Mr. Tappert was a veteran among the commercial travelers of northern Nebraska, having made his home in Norfolk for the last sixteen years. For thirty-five years he had labored in the interest of the Standard Oil company, having gone into their service when he was eighteen years of age and being fifty-three at the time of his death. For years he staged it through the frontier selling oil, and his reminiscences of the early days in this territory as a drummer were interesting to a degree. He began traveling out of Des Moines, and was at that time a personal friend of Mr. Drake of New York, one of the head men of the company.
It is evident that he had been contemplating his action for some months, letters having been left which bore various dates, ranging from a day to nearly two months. One of the letters was written to Burt Mapes under date of February 21, Mr. Mapes being exalted ruler of the Elks lodge in Norfolk. This note was folded over and showed signs of having been carried about in Mr. Tappert’s pocket for days, the ink being rubbed about on the paper.
Cleaned up His Desk
A number of other letters were left by Mr. Tappert for is friends in Norfolk. These, for the most part, were written by him in his own home Wednesday afternoon and having finished his task he quietly cleaned up his desk as though he were going away for a long journey and wanted to leave it in the neatest of order.
After leaving home yesterday morning at 3 o’clock, presumably for the purpose of taking an early freight train to Sioux City, Mr. Tappert is thought to have gone to the hall above the Elks club rooms and to have remained there until noon, when the porter left for lunch. And during the noon lunch hour it is believed that Mr. Tappert, all alone in the club room, first sat down at the desk and wrote, in the firmest, steadiest sort of a hand, a most beautiful little note of farewell to Mrs. Tappert, and then calmly went into the tiny paraphernalia room of the club, to which he was the only member holding a key, and there, after making a comfortable bed, with a blanket for a pillow upon which to rest his head, lay down among the initiatory apparatus that he has so jealously guarded as his own charge for the past six years and fell into his last, long slumber.
Friends of Mr. and Mrs. Tappert will be glad to learn that he was pretty well insured, carrying $6,000 of fraternal protection which will come to the family. He was a member of the Royal Highlanders, the Woodmen of the World and the Ancient Order of United Workmen. Members of the orders to which he belonged will individually attend the services at the church, but not in bodies as lodge organizations.
Friends and Relatives Come
Mrs. Bernard, sister of Mr. Tappert, and her daughter, Mrs. O’Toole, arrived from Omaha at noon, as did also Julius Tappert, a brother from Davenport, Iowa. A sister from Denver may arrive tomorrow. Other relatives who have not as yet been heard from, are expected later.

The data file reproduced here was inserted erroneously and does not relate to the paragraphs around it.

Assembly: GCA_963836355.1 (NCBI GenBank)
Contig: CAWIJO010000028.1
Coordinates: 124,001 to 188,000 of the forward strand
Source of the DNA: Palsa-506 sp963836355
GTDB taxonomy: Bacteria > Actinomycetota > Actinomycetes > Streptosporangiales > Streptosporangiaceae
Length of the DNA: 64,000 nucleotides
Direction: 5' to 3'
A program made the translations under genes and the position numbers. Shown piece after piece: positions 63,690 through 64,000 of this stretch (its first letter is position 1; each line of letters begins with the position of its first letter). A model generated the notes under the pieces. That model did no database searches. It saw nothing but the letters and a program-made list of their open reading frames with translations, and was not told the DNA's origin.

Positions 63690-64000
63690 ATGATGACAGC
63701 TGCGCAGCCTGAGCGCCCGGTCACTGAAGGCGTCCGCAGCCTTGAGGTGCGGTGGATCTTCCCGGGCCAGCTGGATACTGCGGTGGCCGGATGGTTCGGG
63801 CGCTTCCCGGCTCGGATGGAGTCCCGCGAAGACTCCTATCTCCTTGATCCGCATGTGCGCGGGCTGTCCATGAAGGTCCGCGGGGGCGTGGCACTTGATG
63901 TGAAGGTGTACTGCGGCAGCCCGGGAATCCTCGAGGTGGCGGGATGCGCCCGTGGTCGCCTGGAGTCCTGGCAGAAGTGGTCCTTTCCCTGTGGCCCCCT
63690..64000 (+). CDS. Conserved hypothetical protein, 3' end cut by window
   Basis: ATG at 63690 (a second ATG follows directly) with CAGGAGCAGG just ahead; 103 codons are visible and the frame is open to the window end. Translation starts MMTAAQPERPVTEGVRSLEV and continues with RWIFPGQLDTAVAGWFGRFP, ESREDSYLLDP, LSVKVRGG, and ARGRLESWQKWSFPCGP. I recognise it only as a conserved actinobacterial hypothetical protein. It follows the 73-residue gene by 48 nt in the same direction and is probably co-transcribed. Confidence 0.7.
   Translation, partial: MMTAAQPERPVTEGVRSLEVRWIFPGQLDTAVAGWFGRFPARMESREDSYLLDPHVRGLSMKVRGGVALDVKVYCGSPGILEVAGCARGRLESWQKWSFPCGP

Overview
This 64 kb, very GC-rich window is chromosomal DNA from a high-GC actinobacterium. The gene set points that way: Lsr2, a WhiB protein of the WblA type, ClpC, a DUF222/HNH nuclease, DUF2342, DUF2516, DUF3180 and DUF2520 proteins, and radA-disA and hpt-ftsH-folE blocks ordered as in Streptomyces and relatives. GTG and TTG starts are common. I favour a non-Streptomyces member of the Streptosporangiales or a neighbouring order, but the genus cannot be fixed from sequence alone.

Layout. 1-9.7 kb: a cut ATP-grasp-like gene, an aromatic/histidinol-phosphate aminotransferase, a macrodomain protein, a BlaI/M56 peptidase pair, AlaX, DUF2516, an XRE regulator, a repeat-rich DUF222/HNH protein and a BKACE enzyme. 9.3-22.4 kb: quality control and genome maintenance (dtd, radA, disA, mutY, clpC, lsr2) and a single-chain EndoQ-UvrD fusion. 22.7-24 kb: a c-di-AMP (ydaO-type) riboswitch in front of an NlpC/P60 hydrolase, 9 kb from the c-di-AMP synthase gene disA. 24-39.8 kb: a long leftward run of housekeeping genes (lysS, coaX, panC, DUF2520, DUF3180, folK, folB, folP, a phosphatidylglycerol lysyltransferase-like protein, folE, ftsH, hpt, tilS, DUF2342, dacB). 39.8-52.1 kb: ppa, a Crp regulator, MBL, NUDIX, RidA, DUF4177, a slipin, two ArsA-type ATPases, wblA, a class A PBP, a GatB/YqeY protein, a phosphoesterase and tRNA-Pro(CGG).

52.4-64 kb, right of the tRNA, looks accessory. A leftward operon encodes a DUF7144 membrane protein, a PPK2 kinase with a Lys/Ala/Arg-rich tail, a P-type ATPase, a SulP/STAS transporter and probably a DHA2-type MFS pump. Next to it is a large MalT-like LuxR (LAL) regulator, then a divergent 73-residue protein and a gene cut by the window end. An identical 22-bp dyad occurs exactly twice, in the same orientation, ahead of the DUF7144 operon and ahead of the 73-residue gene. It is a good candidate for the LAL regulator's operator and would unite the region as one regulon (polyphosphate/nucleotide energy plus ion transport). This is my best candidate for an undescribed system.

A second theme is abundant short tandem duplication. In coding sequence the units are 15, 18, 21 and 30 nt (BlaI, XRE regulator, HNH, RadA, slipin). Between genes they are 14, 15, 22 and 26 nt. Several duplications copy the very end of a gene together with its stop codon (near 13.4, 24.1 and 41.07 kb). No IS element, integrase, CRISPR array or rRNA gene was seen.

Born in Germany
Mr. Tappert was born in Germany and came to this country when he was fourteen years of age. He was married in Burlington, Iowa, June 21, 1888, to Miss Emma J. Mesmer. They remained there two years and then came to Norfolk.
Mr. Tappert was one of the very oldest commercial travelers for the Standard Oil company in America, and was probably the oldest one in the Norfolk territory. Universally very popular, he had as few enemies probably as any man living. Almost too good hearted for his own welfare, it is believed that his generosity and his warm, whole-souled nature was really the true cause of his untimely end yesterday. For several days he had been at home, and he showed signs of despondency during that time. He sent his own little boy, Hermie, to get the acid with which he intended to end all.
He stood well with his house and a long telegram came this morning from the manager at Sioux City, expressing a wish to do anything with the power of Standard Oil to make the trail as easy to bear by the family as possible. The manager asked when the funeral will be held, so that it is supposed he will attend the services Sunday afternoon.
And so it was, with these especially touching details arranged for in advance by the veteran drummer, that he started out yesterday morning upon a trip into an entirely new territory—a long, long trip from which he knew there would be no return at the end of the week to his family fireside.
The remains will be taken to the residence tomorrow morning and friends who desire to do so may call at the house, as the casket will not be opened at the church. Source: The Norfolk Daily News, Fri. March 23, 1906, page 4
A disagreeable sleet storm began raging in this territory early Sunday morning, turned to a warm rain during Sunday and is still in the game today. The streets of Norfolk have been made very muddy by the rain and business has been slack about town today because of the rain. Sidewalks at an early hour yesterday morning were covered with a heavy coating of ice and may people had pretty close calls to falling headlong. There is said to be much snow up in the Rosebud country, roads being covered with enough of the white drifts to make it difficult for one team to haul a buggy.
Source: The Norfolk Daily News, Mon. March 26, 1906, page 3
Mrs. Bernard of Omaha, sister of Mrs. Tappert, who was here to attend the funeral, left for her home today. Mrs. Wachter of Denver, another sister, will remain several days. Julius Tappert, brother of Otto Tappert, will leave for his home in Davenport, Iowa, tomorrow. Source: The Norfolk Daily News, Mon. March 26, 1906, page 4